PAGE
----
There are as many opinions about "The Last Dance" as there were minutes of television. But for at least one person who was there when it happened, Jason Hehir's 10-part series about Michael Jordan and the Chicago Bulls rang pretty true.
"It held pretty much to the points, I would say it was very accurate in that regard," said Lee native Wayne Larrivee. "For a 10-part series, it wasn't quite as deep as I thought it might be. I thought Jason Hehir did a great job, and to be honest with you, it did reflect in many respects and it touched upon the main points of what happened in that era."
Larrivee was in the middle of the maelstrom because he was the television play-by-play voice of the Chicago Bulls.
Larrivee, a Lee High School and Emerson College graduate, was the voice of the Bulls on TV from 1991 until 2008, and was there for both of the Bulls' three-peats.
The broadcaster, who has spent the past two decades as the radio voice of the NFL's Green Bay Packers, was asked about how the main subject — Jordan — came out over the 10 hours.
"He was concerned about his portrayal, but the one thing about that production is that he sat down and did three major interviews with the producers and they asked him anything they wanted to. He took on all questions. It was a very honest portrayal," Larrivee said. "I thought it was very accurate of Michael, who he was, a driven competitor."
The Lee native said that while the documentary did capture Jordan's drive, Jordan was not a favorite of the other Bulls.
"He was the driving force. He was going to be the guy who kicked you in the butt," Larrivee said. "Scottie's the guy who was going to pick you up after Michael knocked you down. Scottie was the conciliatory person in this relationship. Good cop, bad cop. If you were going to take a private poll: Who was your favorite Bull? Michael Jordan, on those teams, his teammates would not vote him their favorite person. They would vote Scottie Pippen for that. Who was your most respected teammate? Michael Jordan would win, unanimously. I hope that doesn't paint Michael in a bad light. That's not the case. Everybody understood that Michael took them to places they never could have gone on their own."
According to ESPN, 5.9 million viewers watched chapters 9 and 10 this past Sunday night, and over the five weeks, viewership averaged between 4.9 and 6.3 million. That number, of course, won't include the upcoming numbers from ABC's re-airing of the documentary.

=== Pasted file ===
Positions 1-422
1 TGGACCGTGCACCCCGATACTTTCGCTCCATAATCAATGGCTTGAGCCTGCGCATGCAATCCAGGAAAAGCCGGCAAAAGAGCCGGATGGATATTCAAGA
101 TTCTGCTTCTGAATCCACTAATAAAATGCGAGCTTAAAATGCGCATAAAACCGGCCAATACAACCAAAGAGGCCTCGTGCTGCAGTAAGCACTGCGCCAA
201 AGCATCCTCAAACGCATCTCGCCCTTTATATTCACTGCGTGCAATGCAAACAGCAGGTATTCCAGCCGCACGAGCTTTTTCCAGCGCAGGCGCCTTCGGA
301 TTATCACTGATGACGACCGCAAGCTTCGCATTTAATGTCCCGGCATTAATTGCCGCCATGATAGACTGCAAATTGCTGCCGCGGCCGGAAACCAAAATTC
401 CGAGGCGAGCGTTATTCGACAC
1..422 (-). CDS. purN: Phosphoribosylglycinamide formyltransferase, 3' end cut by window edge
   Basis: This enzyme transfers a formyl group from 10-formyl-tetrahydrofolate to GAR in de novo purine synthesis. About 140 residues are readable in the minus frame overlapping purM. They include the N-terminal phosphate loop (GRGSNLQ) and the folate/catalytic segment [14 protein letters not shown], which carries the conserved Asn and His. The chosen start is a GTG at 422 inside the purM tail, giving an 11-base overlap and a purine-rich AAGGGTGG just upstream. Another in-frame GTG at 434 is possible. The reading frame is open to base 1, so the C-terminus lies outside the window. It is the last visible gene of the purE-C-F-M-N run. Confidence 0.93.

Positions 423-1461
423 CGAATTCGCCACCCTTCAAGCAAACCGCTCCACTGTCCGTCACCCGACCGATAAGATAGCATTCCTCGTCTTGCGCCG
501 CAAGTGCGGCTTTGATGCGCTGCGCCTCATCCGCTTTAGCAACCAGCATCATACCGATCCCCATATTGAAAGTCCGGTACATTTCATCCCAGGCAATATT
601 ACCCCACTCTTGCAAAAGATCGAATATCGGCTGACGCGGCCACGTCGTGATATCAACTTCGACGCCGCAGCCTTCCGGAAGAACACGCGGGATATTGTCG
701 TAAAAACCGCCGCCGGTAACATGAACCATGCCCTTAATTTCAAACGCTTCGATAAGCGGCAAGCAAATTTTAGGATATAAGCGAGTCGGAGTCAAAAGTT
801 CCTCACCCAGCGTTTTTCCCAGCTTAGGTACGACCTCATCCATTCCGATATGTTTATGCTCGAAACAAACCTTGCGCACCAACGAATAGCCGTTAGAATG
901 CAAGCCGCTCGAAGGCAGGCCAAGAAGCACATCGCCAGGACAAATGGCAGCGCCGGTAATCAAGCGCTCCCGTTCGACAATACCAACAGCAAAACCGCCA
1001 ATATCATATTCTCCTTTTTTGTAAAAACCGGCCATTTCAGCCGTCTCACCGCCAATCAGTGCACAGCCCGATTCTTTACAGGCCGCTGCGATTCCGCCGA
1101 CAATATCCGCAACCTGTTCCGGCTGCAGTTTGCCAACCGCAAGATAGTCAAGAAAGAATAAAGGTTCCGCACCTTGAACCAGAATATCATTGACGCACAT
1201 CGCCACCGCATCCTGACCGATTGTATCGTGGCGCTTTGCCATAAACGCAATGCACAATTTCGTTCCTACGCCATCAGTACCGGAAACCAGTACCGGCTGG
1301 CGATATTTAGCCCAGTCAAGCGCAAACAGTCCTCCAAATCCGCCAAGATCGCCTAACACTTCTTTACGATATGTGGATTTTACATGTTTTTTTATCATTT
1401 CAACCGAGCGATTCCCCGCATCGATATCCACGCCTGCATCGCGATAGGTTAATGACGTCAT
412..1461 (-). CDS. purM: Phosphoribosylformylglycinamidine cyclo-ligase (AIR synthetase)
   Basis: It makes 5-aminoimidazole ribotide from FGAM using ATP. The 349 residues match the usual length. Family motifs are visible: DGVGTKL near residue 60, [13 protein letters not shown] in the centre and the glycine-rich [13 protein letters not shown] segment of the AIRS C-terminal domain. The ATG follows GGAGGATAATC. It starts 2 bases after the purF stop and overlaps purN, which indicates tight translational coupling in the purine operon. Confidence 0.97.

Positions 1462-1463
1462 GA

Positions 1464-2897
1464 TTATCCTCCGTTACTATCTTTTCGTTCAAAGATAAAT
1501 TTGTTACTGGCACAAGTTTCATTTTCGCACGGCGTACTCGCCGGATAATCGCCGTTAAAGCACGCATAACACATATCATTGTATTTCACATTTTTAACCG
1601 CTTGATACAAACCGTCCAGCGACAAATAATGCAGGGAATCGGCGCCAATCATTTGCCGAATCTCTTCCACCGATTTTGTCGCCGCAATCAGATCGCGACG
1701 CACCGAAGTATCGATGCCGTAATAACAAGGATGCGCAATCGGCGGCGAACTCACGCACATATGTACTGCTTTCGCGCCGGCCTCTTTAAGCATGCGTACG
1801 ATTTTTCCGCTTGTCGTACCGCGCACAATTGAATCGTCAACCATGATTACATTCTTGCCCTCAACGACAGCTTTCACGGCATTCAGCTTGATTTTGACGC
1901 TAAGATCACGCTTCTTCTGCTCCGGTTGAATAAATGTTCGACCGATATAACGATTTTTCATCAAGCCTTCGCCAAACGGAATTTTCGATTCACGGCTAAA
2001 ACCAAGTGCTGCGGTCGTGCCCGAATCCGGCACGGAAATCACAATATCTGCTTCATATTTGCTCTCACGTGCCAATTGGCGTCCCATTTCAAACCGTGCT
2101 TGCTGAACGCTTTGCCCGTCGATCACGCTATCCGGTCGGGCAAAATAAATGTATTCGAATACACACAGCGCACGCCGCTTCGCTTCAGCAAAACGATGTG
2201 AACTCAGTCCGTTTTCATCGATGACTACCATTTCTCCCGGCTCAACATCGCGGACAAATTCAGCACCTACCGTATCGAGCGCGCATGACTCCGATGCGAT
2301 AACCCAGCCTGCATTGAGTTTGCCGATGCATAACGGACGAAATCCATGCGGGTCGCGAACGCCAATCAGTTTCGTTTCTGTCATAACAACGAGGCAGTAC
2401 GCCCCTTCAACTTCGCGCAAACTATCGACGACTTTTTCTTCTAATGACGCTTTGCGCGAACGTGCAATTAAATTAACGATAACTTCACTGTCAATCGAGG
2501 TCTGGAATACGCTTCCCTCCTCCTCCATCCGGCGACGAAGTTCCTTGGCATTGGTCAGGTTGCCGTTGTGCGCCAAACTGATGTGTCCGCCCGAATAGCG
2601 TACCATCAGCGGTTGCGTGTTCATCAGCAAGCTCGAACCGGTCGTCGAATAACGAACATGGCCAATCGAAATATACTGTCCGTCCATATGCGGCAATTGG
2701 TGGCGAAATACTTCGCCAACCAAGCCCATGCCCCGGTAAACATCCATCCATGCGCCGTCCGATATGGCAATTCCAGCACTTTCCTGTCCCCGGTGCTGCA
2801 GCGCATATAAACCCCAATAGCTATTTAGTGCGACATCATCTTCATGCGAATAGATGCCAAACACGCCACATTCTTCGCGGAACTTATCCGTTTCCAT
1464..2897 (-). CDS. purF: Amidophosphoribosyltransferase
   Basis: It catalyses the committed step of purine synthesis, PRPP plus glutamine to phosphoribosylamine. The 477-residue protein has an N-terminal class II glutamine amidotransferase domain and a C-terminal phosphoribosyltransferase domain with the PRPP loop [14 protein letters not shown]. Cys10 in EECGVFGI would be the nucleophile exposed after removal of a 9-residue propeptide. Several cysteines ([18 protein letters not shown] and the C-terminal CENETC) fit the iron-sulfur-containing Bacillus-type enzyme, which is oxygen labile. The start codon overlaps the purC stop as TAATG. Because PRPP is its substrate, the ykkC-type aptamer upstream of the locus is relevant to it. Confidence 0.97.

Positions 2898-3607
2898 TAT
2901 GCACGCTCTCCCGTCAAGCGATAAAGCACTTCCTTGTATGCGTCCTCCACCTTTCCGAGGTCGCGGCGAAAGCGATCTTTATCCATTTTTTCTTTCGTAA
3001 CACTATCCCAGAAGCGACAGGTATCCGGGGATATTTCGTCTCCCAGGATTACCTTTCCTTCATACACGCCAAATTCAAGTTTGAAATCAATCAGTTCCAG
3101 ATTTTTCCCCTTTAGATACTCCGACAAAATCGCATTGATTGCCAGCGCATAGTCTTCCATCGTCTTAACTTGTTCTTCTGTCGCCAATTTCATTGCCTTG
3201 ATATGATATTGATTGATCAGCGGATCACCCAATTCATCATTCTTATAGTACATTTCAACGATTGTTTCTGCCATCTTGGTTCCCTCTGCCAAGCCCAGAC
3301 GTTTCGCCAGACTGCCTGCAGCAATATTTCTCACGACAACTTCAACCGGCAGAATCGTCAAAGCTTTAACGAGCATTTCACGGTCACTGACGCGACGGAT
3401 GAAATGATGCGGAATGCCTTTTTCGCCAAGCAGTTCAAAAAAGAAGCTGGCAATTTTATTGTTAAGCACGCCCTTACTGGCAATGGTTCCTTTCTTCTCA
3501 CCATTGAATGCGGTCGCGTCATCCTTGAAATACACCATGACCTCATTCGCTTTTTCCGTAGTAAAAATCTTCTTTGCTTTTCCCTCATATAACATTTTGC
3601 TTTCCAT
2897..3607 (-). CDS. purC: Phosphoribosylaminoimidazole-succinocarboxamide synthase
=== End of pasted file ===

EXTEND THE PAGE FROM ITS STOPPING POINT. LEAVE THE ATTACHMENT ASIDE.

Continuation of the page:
Over 10 hours, reviewers and sportswriters who did or did not cover the Jordan Bulls saw much that surprised them. How about from someone on the inside? Was there anything that caught Wayne Larrivee by surprise?
"I almost kind of forgot about Scotty's back injury on the last game of the Last Dance, game 6 in Utah. I almost forgot about that because Scottie gutted it out. He went back out there and played as well as he could. I do remember it now, but I had forgotten about it at the time because the Bulls ultimately won the game and everything was fine after that."
One question for Larrivee concerned the double three-peat, and how different does it feel today, after watching "The Last Dance," than it might have at the time.
In that final season, NBA Entertainment had embedded a film crew with the Bulls, with the permission of Jerry Reinsdorf, Jordan and Phil Jackson. They all signed off on it, Larrivee recalled.
"What I really enjoyed seeing was the old security team around Jordan, two of whom are no longer with us," Larrivee said. "Seeing those guys and seeing how Jordan handled them and treated them like family, that brought back great memories. You would see those guys every time you would go to the United Center or Chicago Stadium. You'd see those guys and talk to them."
Unlike the beat reporters and newspaper columnists who make their own travel arrangements during the course of an NBA season, the radio and television broadcasters for the Bulls travel on the team charter. Larrivee said what you saw in "The Last Dance" was an accurate depiction of travel.
"That, in itself, we saw it a little bit of that with the film crew. But a lot of times, they had the cameras off because that's the sanctuary of the players," he said. "The card games that went on, that kind of thing. In those days, they served liquor on the plane. A long flight with the Bulls — going to and from a game — was like being in Vegas. There was a card game going on, the cigars, you had a beer or two. Of course, none of us in the media got into those card games. The team broadcasters were in the back. We had our section. The card game was in the next section over. It was usually, Pippen and Jordan, Bill Wennington and Ron Harper, for some pretty high stakes."
Howard Herman can be reached at firstname.lastname@example.org, at @howardherman on Twitter, or 413-496-6253.